‘What?’ said Clint. ‘Well, you’ve heard of Cinderella?’ ‘The fairy tale?’ ‘Exactly. Heard of Snow White?’ ‘Yyyyyes,’ admitted Clint. ‘Sleeping Beauty?’ Clint nodded. ‘Clint McCallister?’ ‘What?’ ‘All the girls? All real,’ said Tubal Cain. ‘You… next.’ ‘What?’ said Clint again. ‘Every now and then, we in the fairy community perform an outreach to you in the human world. We pick one lucky lad or lady and we turn their humdrum little life upside-down. They all live happily ever after (terms and conditions apply), and the human world gets a timely reminder of how cool it is to share a planet with us fairy folk. Capiche?’ ‘Ca-what?’ said Clint. ‘Understand?’ ‘You wanna turn me into a fairy story?’ Tubal Cain looked around the kitchen. ‘You’re already a fairy story waiting to happen. You just need… y’know… the fairy. Ta dahhhh!’ ‘Stop that.’ Tubal Cain grinned. ‘And you can cut that out when you like, an’ all. Gives me the heebie jeebies.’ There was a thing Clint should be doing, he knew. A morning thing. Tea. He filled the kettle and put it on, scrolling to ‘Make Johnny’s Tea’ in his mental Stuff To Do list and crossing it off.
There’s a mad man in our kitchen, his brain chuntered. And you’re making tea.
Meet Clint McCallister. He’s a thirty-five year-old ‘paperboy’ in the East End of London, oppressed by his frustrated brother Johnny, terrorised by his would-be Sister-in-law Mary, and almost certain never to live up to his potential in the shadow of his late father, the Cowboy Newsagent of the Mile End Road. Your typical Disney princess, he is not. But the hero of Happily Ever After he is, after a fashion. Can Tubal Cain, the worst fairy in the world, arrange things so that this man lives happily ever after?
How many other entirely different interpretations could there be?
If you look at any of the many ‘collected Doctor’ images that were circulating last year, it’s a mark of the various visions throughout the history of the show that you can sum up each Doctor in one or two words, denoting the overall core tone of their time and their portrayal. The Mystery, the Clown, the Action Hero, the Benevolent Alien, the Young Gentleman, the Bombast, the Manipulator, the Romantic, the Warrior, the Survivor, the Geek and the Nutty Professor. With all the signs from the production office being that Peter Capaldi will play the role as the Dark Lord – imperious, alien, prone to Tiberian melancholy maybe and relishing danger and dark places as a way of atoning for the mistakes of his long life, one question forces itself on the viewer: how many other interpretations of the Doctor can possibly be out there?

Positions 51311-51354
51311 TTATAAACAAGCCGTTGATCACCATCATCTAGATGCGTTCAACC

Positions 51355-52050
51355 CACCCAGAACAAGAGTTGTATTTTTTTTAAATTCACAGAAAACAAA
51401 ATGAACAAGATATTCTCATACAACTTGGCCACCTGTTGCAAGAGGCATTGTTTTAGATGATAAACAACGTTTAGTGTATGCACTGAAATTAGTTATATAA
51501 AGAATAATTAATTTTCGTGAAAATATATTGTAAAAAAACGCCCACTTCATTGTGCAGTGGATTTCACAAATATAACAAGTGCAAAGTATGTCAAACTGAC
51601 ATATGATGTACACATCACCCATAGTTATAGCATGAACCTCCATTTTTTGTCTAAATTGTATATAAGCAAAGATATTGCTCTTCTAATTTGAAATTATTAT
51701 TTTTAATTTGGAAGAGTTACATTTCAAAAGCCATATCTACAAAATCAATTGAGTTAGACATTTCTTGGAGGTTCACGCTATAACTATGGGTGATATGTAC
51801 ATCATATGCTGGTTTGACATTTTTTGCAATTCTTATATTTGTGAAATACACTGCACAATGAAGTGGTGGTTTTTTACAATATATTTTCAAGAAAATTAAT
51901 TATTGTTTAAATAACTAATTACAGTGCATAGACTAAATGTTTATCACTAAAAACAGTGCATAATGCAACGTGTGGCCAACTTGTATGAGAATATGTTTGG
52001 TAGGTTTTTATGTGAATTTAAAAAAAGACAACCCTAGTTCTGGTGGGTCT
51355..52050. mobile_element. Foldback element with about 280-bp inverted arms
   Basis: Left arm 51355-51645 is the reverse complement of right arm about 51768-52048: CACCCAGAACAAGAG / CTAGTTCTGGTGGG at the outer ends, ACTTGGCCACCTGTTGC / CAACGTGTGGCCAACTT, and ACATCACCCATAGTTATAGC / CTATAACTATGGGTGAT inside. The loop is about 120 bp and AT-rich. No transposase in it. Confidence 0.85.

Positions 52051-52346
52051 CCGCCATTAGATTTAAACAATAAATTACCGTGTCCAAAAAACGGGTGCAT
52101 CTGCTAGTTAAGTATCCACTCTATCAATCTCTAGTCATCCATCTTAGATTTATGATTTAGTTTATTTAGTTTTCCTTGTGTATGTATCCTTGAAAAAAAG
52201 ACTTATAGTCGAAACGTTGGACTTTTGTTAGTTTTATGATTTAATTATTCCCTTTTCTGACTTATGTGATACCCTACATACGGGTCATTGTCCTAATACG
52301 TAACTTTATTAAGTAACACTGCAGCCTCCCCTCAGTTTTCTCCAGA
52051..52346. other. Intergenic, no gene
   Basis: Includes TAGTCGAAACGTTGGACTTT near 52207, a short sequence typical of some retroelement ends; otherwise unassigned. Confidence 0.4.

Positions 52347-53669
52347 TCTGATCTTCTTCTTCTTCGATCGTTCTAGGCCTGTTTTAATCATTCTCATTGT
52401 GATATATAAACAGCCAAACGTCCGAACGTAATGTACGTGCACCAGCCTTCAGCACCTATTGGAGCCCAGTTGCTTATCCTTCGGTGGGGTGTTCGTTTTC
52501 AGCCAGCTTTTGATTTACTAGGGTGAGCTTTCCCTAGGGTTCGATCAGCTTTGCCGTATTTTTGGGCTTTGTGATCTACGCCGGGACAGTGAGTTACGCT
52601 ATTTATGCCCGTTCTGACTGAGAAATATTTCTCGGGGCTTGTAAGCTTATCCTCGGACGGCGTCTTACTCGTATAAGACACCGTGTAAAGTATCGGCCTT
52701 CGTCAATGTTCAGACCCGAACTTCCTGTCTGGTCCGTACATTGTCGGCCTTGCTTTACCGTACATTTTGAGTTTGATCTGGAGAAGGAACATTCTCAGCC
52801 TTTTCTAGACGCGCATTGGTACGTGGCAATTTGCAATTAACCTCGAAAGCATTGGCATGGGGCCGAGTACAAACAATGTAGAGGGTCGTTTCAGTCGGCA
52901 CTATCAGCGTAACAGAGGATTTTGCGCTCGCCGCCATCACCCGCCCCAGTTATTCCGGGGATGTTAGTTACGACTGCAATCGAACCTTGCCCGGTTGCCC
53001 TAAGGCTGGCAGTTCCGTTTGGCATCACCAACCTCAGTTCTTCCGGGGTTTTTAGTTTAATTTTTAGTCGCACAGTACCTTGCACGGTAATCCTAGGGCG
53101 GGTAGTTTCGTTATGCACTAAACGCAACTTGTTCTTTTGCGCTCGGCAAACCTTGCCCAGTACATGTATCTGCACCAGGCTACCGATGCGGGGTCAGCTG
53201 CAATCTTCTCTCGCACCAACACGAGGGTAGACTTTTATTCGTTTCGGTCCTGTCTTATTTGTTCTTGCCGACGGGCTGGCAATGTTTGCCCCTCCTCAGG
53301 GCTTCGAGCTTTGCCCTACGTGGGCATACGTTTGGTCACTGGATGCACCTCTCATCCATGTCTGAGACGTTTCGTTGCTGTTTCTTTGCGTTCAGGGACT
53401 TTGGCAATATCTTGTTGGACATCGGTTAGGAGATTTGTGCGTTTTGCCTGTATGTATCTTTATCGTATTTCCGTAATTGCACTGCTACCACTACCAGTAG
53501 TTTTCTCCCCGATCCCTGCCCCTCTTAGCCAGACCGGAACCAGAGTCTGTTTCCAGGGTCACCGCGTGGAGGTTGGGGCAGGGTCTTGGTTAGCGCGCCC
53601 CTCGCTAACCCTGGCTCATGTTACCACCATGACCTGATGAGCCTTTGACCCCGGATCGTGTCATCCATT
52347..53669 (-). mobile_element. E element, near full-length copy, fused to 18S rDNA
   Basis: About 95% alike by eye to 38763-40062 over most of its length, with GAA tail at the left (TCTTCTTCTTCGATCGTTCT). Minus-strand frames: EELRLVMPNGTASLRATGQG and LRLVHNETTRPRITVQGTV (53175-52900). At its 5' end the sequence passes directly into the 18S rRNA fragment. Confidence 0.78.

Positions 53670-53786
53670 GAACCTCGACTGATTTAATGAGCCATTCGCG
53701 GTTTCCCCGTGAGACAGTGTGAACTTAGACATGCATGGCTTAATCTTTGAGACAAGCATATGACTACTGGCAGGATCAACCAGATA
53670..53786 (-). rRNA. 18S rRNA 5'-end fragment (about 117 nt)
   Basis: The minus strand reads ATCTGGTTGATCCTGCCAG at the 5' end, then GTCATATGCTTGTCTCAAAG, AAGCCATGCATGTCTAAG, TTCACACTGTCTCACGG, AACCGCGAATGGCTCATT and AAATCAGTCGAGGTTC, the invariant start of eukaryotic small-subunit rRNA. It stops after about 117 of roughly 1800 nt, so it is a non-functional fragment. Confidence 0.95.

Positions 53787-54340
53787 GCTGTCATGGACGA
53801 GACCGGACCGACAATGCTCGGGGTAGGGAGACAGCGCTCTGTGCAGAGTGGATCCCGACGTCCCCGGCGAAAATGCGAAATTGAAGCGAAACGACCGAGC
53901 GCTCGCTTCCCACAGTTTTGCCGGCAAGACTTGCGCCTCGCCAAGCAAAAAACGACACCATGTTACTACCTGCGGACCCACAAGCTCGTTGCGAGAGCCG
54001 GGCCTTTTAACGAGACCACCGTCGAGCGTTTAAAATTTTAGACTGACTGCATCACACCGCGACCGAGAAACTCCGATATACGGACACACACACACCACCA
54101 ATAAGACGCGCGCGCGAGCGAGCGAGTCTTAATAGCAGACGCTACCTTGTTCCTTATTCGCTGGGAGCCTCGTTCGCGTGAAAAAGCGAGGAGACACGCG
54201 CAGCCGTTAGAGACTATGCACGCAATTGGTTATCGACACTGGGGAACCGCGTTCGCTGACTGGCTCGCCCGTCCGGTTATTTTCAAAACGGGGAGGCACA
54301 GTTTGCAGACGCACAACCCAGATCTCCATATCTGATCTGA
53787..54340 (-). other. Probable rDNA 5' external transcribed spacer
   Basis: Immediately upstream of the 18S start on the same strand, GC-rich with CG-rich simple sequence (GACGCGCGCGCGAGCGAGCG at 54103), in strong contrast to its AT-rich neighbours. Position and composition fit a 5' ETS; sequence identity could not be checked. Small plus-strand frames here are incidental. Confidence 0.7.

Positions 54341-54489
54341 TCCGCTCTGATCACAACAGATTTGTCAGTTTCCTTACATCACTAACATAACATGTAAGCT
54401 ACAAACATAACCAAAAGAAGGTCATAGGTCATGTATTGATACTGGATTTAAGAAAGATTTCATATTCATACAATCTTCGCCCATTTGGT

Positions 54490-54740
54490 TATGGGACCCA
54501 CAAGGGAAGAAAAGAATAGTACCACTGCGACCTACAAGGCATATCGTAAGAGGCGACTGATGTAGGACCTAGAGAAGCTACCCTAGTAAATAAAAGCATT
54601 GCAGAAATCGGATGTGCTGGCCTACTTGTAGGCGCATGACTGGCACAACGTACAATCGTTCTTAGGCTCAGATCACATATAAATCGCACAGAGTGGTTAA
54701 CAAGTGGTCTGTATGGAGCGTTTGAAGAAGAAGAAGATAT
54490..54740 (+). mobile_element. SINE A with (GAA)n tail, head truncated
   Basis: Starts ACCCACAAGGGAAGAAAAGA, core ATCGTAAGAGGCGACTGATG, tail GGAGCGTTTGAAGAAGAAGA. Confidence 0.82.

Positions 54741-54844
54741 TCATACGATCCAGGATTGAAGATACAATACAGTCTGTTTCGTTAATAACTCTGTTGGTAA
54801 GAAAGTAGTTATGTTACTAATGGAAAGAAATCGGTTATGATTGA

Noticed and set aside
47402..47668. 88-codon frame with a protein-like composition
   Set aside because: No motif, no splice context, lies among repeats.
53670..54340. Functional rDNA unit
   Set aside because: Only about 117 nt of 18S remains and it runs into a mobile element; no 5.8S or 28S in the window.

Tony’s relationship with the WarpedFactor geeks continues to grow. Here, just days before the official launch of the Capaldi era of Doctor Who, he casts a speculative eye over some of the ways in which the Doctor has yet to be played, and asks – how many more original interpretations are there available?
The new place to find Tony Fyler’s views on all things Who.
Thanks for a real spoiler free review. This little glimpse into series 8 is what the Doctor ordered.
Best review I’ve read of this episode so far – really heartfelt. Thank you.
As the timeline of this news feed makes clear, Tony writes a lot for WarpedFactor.com, an online home for geeks of all persuasions. But after offering the geeks at the Combom site a different version of the spoiler-free review of Deep Breath (episode 1 of the new series of Doctor Who), they were kind enough to report back that the review had gone down very well with some readers, and the site was looking for writers.
As a result, Tony is now a contributor to that site too. As such, anything he writes for Combom will now appear in the news feed. Twice the exposure, twice the geekiness. Get your anorak on, it’s nearly Who time.
‘Man may not live by bread alone,’ said Hammersmith, ‘but he’ll get a damn sight further with it than he will by The Word. You can’t eat The Word, Hark. The Word can’t keep you dry, or safe, or alive until tomorrow.’